2. Chuck wins by default here, as his National Novel Writing Month-inspired book was the only non-fiction, not related to work volume I read for pleasure this past year. And as fascinating as I find business analytics, I doubt many people here would feel the same.
  3. Seanan releases a lot of shorts on her website, but this recently released story is my favorite of the year. This glimpse into the world of Istas (a minor character from her Incryptid novels) is a quick, efficient killer, just like the waheela herself. This is ultimately the story of a woman striving to become her best self after a lifetime of being told she was nothing but a monster. I am not being sarcastic when I say: who can’t relate to that?
  4. Proof that a movie doesn’t have to pass the Bechdel test to give us strong, capable, fully envisioned female characters. (Though, we wish it still would.) Complete with eye candy enough for everybody and a blu-ray full of Anthony Mackie’s hilarious outtakes, this is my favorite movie of the year. We’re still quoting that car scene outtake at our house.
  5. We’ve been fond of Whose Line since the Drew Carey version here at Casa de Fairies. The upgrade to Aisha Tyler and additional diversity in this newest incarnation is our favorite yet. We really wish they’d go back to using the audience more instead of ‘special’ guests from other TV shows we don’t watch, but I guess you can’t have everything…
  6. I don’t know when exactly this Halestorm album dropped, but my 2014 musical year was all about the girl powered rockers. I hope to carry that trend forward into 2015. (Leave your recommendations in the comments, please!)
  7. If you haven’t heard of this band, look up their cover of Get Lucky. Pure awesome.
  8. Yes, I am a giant nerd. No, I don’t care. Pokemon hits all the completionist/collector buttons in my gamer girl psyche. If you’re not one for beating up on cute animals, though, you can try my second favorite: Fantasy Life. Part RPG, part Glitch the Game, all adorable. **
  9. You may have noticed from other entries that I am both a giant nerd and into analytics. Charts and graphs are my wonder drugs. This app lets you track anything, anywhere, and with a small in-app purchase you can export it anywhere. And it’s pretty, too. I’m currently using it to track books read, words written, and my current moods, among other things.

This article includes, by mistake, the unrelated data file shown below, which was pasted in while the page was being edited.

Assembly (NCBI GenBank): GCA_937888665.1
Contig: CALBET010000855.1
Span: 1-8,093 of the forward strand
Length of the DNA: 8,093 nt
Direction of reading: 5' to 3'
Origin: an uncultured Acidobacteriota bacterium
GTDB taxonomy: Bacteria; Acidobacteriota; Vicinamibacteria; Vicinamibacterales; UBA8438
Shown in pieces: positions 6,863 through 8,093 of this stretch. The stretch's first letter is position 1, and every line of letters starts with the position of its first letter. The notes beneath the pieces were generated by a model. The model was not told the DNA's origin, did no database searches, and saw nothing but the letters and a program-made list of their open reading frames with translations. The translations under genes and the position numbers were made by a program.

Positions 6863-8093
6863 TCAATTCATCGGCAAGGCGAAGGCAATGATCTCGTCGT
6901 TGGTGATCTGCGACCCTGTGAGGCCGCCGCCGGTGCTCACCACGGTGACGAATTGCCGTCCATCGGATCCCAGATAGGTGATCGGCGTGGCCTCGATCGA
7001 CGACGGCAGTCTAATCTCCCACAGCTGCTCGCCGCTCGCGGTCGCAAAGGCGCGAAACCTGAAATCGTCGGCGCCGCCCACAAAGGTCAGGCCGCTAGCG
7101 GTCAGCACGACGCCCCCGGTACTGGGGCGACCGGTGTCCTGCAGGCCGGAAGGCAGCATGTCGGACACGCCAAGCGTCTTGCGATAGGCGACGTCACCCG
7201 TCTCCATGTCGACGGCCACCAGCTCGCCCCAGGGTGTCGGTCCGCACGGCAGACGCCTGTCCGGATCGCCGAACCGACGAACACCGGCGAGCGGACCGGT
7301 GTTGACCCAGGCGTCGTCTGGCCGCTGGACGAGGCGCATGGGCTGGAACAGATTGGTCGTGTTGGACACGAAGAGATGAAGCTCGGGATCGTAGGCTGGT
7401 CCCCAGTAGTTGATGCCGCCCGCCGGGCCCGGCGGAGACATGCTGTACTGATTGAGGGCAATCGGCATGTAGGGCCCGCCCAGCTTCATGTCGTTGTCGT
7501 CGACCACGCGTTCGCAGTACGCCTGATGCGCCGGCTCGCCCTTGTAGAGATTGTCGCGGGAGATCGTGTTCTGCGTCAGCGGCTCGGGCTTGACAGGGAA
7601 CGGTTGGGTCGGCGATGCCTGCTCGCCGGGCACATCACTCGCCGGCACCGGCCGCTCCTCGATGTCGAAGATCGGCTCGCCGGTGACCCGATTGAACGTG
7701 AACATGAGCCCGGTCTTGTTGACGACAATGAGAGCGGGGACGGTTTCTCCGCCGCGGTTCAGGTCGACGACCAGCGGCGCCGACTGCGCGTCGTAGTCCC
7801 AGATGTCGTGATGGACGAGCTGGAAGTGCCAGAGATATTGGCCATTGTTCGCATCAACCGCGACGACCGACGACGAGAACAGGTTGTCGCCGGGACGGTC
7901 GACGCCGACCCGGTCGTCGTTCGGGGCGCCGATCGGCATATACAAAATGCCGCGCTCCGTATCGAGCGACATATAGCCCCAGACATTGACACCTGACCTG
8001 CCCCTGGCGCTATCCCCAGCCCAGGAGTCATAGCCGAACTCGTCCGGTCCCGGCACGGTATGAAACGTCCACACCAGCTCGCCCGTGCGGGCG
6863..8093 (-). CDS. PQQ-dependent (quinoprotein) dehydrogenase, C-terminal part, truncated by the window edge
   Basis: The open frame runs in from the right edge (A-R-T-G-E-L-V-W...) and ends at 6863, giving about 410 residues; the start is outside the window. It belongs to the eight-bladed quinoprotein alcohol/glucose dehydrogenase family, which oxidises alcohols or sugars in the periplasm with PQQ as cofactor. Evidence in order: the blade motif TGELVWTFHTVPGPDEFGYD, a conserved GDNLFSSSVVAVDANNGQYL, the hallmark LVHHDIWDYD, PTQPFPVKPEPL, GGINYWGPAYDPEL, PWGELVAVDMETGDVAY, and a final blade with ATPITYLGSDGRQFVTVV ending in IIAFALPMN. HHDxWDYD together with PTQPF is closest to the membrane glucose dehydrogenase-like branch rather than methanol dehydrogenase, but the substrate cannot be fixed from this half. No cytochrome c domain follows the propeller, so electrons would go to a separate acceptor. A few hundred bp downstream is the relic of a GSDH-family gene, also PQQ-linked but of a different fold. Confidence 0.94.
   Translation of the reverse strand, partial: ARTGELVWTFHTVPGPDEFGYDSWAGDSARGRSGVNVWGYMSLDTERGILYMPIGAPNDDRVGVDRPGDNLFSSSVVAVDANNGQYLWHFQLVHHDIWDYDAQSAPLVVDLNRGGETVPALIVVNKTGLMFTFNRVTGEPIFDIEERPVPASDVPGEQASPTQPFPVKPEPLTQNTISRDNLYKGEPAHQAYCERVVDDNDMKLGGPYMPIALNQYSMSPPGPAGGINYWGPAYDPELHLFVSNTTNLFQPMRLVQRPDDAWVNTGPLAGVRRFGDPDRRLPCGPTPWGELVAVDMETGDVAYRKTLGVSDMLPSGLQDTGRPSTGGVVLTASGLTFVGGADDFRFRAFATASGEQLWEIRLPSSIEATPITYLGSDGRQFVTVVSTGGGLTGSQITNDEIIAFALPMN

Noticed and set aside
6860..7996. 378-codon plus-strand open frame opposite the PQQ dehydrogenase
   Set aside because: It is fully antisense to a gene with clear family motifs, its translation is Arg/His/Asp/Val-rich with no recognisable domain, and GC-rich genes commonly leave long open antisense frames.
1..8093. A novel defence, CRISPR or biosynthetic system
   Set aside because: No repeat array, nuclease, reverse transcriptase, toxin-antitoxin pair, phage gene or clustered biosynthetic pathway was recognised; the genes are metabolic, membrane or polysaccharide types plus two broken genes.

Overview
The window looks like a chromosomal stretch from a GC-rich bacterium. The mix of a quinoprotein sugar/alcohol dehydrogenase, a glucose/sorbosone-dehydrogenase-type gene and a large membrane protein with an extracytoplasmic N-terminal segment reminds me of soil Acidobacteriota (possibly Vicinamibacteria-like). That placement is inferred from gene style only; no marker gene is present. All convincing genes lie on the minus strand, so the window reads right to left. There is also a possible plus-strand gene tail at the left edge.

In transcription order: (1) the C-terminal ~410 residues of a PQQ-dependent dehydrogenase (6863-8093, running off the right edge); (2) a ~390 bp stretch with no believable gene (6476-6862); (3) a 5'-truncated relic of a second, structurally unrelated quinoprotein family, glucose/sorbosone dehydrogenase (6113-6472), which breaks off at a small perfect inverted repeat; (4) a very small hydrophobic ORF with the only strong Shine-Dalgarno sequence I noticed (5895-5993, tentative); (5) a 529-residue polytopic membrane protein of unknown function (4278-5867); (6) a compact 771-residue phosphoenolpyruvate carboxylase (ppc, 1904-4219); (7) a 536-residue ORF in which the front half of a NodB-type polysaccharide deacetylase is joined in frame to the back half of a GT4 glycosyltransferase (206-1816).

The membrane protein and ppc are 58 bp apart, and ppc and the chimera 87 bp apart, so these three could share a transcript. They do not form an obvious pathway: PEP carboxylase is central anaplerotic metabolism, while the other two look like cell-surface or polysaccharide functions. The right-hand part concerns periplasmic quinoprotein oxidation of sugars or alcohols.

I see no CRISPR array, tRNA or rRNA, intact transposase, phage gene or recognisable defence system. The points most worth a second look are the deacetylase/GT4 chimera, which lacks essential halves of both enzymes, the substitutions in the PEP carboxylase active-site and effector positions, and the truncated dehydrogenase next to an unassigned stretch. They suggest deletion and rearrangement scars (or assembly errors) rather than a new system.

10. Despite the issues which led to the original artist being dropped, I still love the all-girl D&D ass-kickery in this series. Looking forward to new issues! I’m happy to be able to say that, with the new artist, I can continue to support Rat Queens with a clear conscience.

** Are you a gamer, too? Want to trade friend codes? Mine is 1435-4938-8444. Leave yours in the comments and I’ll add you back.

Review: The Art of How to Train Your Dragon 2

I received this book for free from in exchange for an honest review. This does not affect my opinion of the book or the content of my review.

Review: The Art of How to Train Your Dragon 2The Art of How to Train Your Dragon 2 on 2014-05-06
Pages: 160
Format: Hardcover
Goodreads
five-stars
Filled with more than 300 images, the official illustrated tie-in to the second chapter of the DreamWorks Animation critically acclaimed Academy Award® nominated How to Train Your Dragon trilogy is based on the characters in Cressida Cowell’s bestselling series and features an introduction by the voice of Stoick the Vast, Gerard Butler.Mirroring the style of the bestselling The Art of How to Train Your Dragon, this outstanding insider’s guide introduces fans to the creative process behind the film, from the story and the characters to the visual development art and animation, to the rigging, surfacing, and lighting. The Art of How to Train Your Dragon 2 includes more than 300 concept sketches, preliminary drawings, architectural plans, and digital artwork that reveal how teams of artists bring the Dragon and Viking worlds to life with modern cinematic energy.Starring the voice talent of the original cast—Jay Baruchel, Gerard Butler, Craig Ferguson, America Ferrara, Jonah Hill, Christopher Mintz-Plasse, T. J. Miller, Kristin Wiig—along with Cate Blanchett, Kit Harington, and Djimon Hounsou, this action packed comedy adventure continues the story of Hiccup and Toothless five years after they have successfully united dragons and Vikings on the Island of Berk. While Astrid, Snoutlout and the rest of the gang are challenging each other to dragon races (the island’s new favorite contact sport), the now inseparable pair journey through the skies, charting unmapped territories and exploring new worlds.When one of their adventures leads to the discovery of a secret ice cave that is home to hundreds of new wild dragons and the mysterious Dragon Rider, the two friends find themselves at the center of a battle to protect the peace. Now, Hiccup and Toothless must unite to stand up for what they believe while recognizing that only together do they have the power to change the future of both men and dragons.